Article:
Minnesota officials react to president's new gun control measures


President Barack Obama announced new measures Tuesday to help slow gun violence in America, tearing up as he spoke about the 2012 Sandy Hook Elementary School shooting that killed 20 children and six adults.

“First graders,” the president said Tuesday, according to the New York Times, having to wipe his eyes before continuing. “Every time I think about those kids, it gets me mad.”

You can watch Obama's remarks here:


Broadly, according to the White House, the measure:

  • Increases the use of background checks and overhauls the background check system;
  • Includes the hiring of more Alcohol, Tobacco and Firearms agents to help enforce laws;
  • Proposes $500 million to increase access to mental health care;
  • And directs certain federal agencies to research gun safety technology.

If you want more detailed information on what exactly it means, and some of the potential issues with it, check out this story by Vox breaking it down.

Reactions from Minnesota

The move drew quick reaction online – on Twitter for example, #StopGunViolence was one of the top trending items in Minneapolis. The conversation on Facebook was also active.

Some elected officials in Minnesota also weighed in. Here's a sampling.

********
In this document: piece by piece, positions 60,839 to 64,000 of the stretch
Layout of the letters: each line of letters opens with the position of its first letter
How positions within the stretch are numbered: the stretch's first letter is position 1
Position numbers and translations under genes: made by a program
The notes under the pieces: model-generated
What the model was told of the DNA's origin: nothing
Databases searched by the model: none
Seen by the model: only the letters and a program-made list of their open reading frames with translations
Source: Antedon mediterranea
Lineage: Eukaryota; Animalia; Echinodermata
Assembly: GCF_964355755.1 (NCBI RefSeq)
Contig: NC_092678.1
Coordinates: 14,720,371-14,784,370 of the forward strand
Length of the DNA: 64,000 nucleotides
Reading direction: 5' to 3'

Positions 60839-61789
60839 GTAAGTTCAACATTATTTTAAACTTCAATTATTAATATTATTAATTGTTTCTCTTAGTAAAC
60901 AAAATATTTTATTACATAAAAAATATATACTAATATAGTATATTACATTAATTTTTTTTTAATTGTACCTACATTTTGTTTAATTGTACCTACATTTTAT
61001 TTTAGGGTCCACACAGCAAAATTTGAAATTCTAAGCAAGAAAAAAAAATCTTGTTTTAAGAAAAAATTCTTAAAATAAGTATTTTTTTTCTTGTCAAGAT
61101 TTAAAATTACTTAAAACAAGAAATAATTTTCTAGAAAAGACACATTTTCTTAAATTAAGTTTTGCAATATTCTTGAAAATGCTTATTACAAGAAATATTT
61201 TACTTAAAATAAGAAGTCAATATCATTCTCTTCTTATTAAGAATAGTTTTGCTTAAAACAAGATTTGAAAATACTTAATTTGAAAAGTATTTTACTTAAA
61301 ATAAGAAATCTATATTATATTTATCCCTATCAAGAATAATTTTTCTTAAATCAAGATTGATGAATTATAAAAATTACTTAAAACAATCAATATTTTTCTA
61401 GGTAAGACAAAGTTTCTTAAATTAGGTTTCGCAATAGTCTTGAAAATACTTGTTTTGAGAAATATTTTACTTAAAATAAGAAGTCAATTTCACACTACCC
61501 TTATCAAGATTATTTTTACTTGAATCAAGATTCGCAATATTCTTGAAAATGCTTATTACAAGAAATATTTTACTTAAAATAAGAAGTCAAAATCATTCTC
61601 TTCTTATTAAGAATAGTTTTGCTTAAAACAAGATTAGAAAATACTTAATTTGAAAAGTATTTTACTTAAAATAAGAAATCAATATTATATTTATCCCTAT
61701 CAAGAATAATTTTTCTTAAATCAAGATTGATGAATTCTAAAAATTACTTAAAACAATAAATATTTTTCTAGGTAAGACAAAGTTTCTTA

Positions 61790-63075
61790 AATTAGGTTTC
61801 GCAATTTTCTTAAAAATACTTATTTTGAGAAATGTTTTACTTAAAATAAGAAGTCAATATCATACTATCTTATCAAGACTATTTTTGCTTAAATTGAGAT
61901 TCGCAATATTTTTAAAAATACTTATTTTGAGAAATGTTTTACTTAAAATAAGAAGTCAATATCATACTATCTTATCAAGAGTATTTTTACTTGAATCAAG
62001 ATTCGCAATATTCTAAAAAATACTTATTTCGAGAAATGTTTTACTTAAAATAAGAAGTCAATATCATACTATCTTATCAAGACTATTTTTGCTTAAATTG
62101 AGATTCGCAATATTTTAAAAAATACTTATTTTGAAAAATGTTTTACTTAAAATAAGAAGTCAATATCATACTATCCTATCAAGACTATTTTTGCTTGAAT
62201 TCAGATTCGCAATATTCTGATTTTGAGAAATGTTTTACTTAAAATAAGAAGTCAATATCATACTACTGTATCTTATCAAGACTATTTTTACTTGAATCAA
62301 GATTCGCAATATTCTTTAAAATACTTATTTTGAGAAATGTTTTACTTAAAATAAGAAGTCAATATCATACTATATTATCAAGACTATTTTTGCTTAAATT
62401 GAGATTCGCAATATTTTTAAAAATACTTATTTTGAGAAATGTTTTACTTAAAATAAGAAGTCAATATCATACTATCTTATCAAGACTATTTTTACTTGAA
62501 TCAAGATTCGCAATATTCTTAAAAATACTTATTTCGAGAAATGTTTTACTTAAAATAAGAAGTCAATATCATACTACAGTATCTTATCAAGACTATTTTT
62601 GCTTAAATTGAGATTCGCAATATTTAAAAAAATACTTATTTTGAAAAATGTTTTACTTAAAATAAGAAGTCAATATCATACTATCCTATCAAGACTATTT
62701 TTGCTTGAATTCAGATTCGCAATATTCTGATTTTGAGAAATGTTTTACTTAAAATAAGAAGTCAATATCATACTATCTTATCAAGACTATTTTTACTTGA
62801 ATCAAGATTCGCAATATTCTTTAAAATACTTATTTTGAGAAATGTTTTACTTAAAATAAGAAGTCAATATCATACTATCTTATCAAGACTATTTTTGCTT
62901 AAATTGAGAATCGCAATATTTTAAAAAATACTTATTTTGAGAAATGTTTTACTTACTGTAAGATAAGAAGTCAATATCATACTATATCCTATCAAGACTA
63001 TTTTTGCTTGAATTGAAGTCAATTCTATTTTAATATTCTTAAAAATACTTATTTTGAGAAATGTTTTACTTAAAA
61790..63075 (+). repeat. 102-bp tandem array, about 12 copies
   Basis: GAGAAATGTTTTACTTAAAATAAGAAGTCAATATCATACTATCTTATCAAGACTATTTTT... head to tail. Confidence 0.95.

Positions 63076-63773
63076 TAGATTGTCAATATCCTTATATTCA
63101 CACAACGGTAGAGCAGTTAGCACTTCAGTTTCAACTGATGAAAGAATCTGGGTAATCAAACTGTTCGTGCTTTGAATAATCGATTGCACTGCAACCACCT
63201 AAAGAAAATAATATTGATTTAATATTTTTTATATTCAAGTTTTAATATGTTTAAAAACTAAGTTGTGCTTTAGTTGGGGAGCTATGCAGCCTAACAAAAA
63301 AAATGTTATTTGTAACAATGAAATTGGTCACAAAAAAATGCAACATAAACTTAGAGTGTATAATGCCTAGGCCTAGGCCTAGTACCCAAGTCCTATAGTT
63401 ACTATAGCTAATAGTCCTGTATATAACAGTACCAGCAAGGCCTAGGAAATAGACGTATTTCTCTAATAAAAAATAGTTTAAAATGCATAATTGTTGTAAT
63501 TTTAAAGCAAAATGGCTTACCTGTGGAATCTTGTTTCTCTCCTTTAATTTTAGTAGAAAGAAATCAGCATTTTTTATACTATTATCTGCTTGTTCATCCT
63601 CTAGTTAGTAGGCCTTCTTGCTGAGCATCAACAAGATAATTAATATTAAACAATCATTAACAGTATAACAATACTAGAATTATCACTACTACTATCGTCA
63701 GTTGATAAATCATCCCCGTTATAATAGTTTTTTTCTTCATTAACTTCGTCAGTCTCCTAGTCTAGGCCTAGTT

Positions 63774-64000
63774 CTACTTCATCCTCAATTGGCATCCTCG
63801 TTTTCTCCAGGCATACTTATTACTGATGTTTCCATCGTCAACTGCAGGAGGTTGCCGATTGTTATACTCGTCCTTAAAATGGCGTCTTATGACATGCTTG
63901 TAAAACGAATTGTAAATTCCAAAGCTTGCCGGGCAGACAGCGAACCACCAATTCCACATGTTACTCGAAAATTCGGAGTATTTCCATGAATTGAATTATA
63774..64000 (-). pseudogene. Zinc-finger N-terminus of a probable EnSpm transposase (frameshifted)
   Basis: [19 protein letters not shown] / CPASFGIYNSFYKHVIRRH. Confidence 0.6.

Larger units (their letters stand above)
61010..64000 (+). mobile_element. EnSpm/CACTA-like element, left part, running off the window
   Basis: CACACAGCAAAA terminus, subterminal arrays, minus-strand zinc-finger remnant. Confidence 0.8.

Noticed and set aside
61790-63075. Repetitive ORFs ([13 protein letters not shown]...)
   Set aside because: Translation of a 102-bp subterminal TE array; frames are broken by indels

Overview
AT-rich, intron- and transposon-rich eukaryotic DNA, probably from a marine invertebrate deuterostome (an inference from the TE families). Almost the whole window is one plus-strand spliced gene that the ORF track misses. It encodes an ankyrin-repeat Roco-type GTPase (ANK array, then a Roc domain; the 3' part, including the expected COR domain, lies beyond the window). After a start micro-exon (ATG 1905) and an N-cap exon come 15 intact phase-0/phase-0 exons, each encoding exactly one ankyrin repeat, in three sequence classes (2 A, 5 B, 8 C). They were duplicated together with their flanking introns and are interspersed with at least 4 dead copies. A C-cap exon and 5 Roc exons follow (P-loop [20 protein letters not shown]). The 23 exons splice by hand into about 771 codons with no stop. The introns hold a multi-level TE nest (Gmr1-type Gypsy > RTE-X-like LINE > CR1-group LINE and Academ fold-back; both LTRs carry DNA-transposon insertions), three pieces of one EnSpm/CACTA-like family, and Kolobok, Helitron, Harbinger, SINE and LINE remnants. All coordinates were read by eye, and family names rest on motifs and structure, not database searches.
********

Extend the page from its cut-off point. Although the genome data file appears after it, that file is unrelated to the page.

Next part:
Rep. Keith Ellison, a Democrat representing Minnesota's 5th District, was in full support, saying on Twitter:



Rep. Tom Emmer, a Republican for Minnesota 6th Congressional District, put out a statement, saying in part:

“Today, the President failed to adequately address our country’s glaring mental health problem and prevent acts of terror in our homeland. Instead, the President’s unilateral actions today diminish the rights of law-abiding Americans, all while circumventing the legislative process."

Sen. Al Franken, a DFLer, posted this on Facebook:


Rep. Danny Schoen, a Democrat from Cottage Grove, responded to a report that gun sales went up after Obama's announcement.


Sen. Sean Nienow, a Republican from Cambridge, offered a lot of thoughts on Twitter (mostly, though not completely, against the president's ideas), including this:


More on gun violence in America

The White House says more than 30,000 Americans die from gun violence each year.

Vocativ found that in the opening days of 2016, at least 147 people have been killed by gun violence.

FiveThirtyEight points out that a Quinnipiac poll last month found the majority of Americans – including Republicans, current gun owners, and people living in rural areas – agree with Obama when it comes to expanding background checks to online sales and gun shows.

Politifact looked at the claim that only 3 percent of criminals who use a gun get the firearm legally – and found it to be close to the truth, though it's difficult to say for sure. That would mean many criminals avoid background checks by getting weapons illegally.

Meanwhile the New York Times found the "vast majority" of guns used in 15 recent mass shootings were bought legally, with a federal background check.

Pew Research figures show the reason Americans are buying guns has changed over the years.


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